North Platte leaders and western Nebraska cattle interests Thursday unveiled plans for a nearly $300 million beef processing plant on a former sewer lagoon just south of the city’s Newberry Access wastewater treatment plant.
If completed as planned by early 2023, Sustainable Beef LLC’s 875-employee plant would be North Platte’s largest new employer since the 2003 dedication of the Walmart Distribution Center.
About 100 people packed the Prairie Arts Center’s second-floor conference room as David Briggs of Alliance, CEO of both Westco Cooperative and Sustainable Beef, outlined a project months in the making.
He said the plant, which would process 400,000 head of cattle a year, could pump up to $1 billion annually into Lincoln County while offering producers new profit opportunities and addressing nationwide supply issues exposed by COVID-19.
Besides the plant’s direct payroll, he said, “ancillary businesses” to support the plant and its workers could raise the county’s potential job gain to about 2,000.
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It’s “the right people, the right place, the right time,” Briggs said.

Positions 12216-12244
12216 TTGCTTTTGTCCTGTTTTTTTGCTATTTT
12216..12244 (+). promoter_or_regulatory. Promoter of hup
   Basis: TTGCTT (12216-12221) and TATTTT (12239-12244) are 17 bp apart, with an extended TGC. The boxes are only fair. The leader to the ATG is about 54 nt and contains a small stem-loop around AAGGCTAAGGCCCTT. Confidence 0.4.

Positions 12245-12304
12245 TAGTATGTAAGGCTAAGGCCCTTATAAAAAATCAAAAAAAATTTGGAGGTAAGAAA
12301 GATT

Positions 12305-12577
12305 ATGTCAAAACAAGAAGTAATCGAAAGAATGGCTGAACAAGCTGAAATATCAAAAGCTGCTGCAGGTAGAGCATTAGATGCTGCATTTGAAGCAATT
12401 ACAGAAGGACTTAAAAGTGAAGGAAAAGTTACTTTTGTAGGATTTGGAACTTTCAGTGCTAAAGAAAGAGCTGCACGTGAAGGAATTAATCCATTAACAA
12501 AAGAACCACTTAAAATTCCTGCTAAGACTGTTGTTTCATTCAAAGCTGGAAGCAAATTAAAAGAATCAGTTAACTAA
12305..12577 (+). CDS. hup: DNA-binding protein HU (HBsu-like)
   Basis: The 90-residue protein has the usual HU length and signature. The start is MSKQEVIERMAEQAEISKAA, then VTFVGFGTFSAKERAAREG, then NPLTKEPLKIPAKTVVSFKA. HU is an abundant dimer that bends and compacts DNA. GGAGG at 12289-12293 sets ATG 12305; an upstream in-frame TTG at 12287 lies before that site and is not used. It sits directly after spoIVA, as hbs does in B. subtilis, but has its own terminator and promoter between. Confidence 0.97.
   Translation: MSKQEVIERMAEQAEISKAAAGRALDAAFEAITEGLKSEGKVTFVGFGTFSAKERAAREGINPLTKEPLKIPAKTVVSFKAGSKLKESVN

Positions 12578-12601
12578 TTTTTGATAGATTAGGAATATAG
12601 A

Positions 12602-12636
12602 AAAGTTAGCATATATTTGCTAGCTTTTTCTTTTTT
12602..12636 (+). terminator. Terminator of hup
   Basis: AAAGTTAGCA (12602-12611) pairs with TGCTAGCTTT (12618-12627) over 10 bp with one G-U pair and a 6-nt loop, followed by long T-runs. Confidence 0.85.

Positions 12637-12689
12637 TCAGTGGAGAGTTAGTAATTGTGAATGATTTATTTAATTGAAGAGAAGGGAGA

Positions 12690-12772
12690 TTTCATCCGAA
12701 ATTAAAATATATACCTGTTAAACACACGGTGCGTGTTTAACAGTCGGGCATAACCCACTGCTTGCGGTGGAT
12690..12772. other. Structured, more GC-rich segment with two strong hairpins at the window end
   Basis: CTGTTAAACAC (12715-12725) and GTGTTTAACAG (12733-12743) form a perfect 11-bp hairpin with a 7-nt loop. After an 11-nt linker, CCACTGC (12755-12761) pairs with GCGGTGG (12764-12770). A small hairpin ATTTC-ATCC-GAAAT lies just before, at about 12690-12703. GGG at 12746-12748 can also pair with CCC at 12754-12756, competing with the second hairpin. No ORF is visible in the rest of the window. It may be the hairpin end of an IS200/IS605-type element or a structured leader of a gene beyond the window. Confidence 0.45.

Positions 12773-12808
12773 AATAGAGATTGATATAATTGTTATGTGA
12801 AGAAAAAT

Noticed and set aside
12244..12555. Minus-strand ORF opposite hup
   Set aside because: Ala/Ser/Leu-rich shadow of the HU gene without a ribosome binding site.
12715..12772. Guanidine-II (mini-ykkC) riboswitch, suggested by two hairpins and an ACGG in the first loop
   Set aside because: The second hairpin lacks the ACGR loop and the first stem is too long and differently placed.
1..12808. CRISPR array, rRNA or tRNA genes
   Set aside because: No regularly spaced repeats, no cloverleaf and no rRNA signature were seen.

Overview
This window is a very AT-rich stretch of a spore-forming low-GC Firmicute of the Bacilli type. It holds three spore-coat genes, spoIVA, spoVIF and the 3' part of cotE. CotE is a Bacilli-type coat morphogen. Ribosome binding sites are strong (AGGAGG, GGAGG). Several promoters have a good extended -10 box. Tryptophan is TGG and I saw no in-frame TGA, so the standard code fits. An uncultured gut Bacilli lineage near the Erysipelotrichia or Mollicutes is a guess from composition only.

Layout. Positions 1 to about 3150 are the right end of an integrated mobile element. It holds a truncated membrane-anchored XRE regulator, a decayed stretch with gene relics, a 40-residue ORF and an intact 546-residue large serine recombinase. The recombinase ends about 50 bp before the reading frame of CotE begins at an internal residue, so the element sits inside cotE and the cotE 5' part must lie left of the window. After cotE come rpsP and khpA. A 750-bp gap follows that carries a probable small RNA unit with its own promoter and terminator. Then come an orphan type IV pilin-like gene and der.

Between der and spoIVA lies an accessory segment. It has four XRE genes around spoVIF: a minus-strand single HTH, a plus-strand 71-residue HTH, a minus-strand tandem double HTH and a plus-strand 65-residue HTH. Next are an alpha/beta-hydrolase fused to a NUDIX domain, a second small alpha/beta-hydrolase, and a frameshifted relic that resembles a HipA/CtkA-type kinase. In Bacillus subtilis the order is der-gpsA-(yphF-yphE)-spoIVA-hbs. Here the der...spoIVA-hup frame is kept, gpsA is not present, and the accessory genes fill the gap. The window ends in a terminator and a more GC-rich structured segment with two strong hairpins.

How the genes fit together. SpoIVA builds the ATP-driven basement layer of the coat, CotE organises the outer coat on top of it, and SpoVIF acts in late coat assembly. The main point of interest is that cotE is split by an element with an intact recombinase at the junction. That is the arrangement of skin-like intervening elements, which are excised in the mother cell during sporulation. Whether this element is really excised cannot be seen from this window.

Several City Council members and Lincoln County commissioners were in the audience, along with local and regional cattle producers, North Platte Police Chief Daniel Hudson and representatives of North Platte Public Schools, Mid-Plains Community College and Great Plains Health.
Mayor Brandon Kelliher and County Board Chairman Kent Weems both cheered the project and what it could mean locally.
“This is quite an exciting day for our community, because we’re going to hear about an economic opportunity like we have not seen for many, many, many years,” Kelliher said in opening the press conference.
“We’re looking for diversity in this community in the private sector, and we know we can’t rely on one employer,” Weems said, referring to the Union Pacific Railroad’s Bailey Yard.
“This looks like a way to turn the corner.”
As the hourlong press conference ended, Kelliher urged residents to “focus on the facts” and attend or listen to city meetings as officials consider whether to see the project through.
“This isn’t going to happen tomorrow,” he said. “We as a city are not going to just let this happen to us. We are going to make this the best experience for all concerned.”
Community leaders have been receiving more inquiries from other potential employers, Kelliher added.
“All those people are watching how this goes, and they will determine whether they want to come here based on how our community reacts to this opportunity.”
Gary Person, president and CEO of the North Platte Area Chamber & Development Corp., said Sustainable Beef’s initiative spurred last fall’s city-initiated rezoning of land east of Newberry — including the dried-up sewer lagoons both south and east of the wastewater plant — for heavy industrial use.
It’s also behind the city’s current proposal to make that strip eligible for tax increment financing. The North Platte Planning Commission will be first to take that up after a public hearing at 5:30 p.m. Tuesday.